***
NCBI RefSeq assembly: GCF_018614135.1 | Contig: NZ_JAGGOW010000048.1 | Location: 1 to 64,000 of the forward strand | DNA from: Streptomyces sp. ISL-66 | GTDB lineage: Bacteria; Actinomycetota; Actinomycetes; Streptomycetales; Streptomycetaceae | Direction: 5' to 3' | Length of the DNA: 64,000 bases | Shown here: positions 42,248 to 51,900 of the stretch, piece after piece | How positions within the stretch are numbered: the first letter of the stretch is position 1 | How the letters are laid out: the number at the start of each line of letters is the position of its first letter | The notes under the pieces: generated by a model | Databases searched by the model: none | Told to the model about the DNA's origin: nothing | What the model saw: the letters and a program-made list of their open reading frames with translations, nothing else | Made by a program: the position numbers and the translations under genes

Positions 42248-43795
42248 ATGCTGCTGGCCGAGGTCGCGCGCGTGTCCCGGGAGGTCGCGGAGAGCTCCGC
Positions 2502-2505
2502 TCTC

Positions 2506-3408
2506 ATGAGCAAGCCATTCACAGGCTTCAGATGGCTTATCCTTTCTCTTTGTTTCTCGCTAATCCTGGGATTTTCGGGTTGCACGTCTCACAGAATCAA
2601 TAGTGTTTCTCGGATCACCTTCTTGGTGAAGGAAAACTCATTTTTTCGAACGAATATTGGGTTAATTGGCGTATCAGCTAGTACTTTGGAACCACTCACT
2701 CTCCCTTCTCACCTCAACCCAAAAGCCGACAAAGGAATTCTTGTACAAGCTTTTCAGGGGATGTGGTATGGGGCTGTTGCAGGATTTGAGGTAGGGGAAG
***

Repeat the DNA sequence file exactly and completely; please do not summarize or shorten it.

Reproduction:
NCBI RefSeq assembly: GCF_018614135.1 | Contig: NZ_JAGGOW010000048.1 | Location: 1 to 64,000 of the forward strand | DNA from: Streptomyces sp. ISL-66 | GTDB lineage: Bacteria; Actinomycetota; Actinomycetes; Streptomycetales; Streptomycetaceae | Direction: 5' to 3' | Length of the DNA: 64,000 bases | Shown here: positions 42,248 to 51,900 of the stretch, piece after piece | How positions within the stretch are numbered: the first letter of the stretch is position 1 | How the letters are laid out: the number at the start of each line of letters is the position of its first letter | The notes under the pieces: generated by a model | Databases searched by the model: none | Told to the model about the DNA's origin: nothing | What the model saw: the letters and a program-made list of their open reading frames with translations, nothing else | Made by a program: the position numbers and the translations under genes

Positions 42248-43795
42248 ATGCTGCTGGCCGAGGTCGCGCGCGTGTCCCGGGAGGTCGCGGAGAGCTCCGC
Positions 2502-2505
2502 TCTC

Positions 2506-3408
2506 ATGAGCAAGCCATTCACAGGCTTCAGATGGCTTATCCTTTCTCTTTGTTTCTCGCTAATCCTGGGATTTTCGGGTTGCACGTCTCACAGAATCAA
2601 TAGTGTTTCTCGGATCACCTTCTTGGTGAAGGAAAACTCATTTTTTCGAACGAATATTGGGTTAATTGGCGTATCAGCTAGTACTTTGGAACCACTCACT
2701 CTCCCTTCTCACCTCAACCCAAAAGCCGACAAAGGAATTCTTGTACAAGCTTTTCAGGGGATGTGGTATGGGGCTGTTGCAGGATTTGAGGTAGGGGAAG